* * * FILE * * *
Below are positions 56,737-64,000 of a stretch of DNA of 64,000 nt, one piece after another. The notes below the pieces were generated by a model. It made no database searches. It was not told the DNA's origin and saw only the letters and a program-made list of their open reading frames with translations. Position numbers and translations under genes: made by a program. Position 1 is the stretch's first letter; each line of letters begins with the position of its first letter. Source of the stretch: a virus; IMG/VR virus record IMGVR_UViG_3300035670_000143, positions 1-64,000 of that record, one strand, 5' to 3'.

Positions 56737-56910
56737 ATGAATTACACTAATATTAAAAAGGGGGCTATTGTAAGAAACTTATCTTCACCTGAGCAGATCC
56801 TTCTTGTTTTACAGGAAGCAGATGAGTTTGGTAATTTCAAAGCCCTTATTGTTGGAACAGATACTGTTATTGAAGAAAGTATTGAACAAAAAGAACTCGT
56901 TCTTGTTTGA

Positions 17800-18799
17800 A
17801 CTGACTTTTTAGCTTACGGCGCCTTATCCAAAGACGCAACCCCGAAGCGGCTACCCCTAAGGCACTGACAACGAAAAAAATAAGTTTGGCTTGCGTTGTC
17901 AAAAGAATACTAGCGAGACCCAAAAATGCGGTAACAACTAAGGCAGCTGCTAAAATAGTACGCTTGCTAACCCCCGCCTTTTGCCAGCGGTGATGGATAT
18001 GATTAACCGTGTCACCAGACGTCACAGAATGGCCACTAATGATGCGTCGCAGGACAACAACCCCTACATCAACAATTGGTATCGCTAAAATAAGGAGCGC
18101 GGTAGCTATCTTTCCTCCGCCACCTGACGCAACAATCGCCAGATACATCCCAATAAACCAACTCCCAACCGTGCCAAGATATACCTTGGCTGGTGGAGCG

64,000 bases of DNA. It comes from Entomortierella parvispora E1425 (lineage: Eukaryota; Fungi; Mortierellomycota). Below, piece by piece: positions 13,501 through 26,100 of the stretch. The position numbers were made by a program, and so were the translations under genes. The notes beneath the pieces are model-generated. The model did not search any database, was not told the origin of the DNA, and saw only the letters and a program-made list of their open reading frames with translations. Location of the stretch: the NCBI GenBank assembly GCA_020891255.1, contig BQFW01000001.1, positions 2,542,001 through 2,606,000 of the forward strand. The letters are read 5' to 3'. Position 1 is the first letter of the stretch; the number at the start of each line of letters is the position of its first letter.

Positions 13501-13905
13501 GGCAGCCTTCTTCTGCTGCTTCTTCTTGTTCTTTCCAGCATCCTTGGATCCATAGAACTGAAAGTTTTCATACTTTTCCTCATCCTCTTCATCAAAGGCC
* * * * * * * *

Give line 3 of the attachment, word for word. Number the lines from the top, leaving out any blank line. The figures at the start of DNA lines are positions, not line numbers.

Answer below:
56737 ATGAATTACACTAATATTAAAAAGGGGGCTATTGTAAGAAACTTATCTTCACCTGAGCAGATCC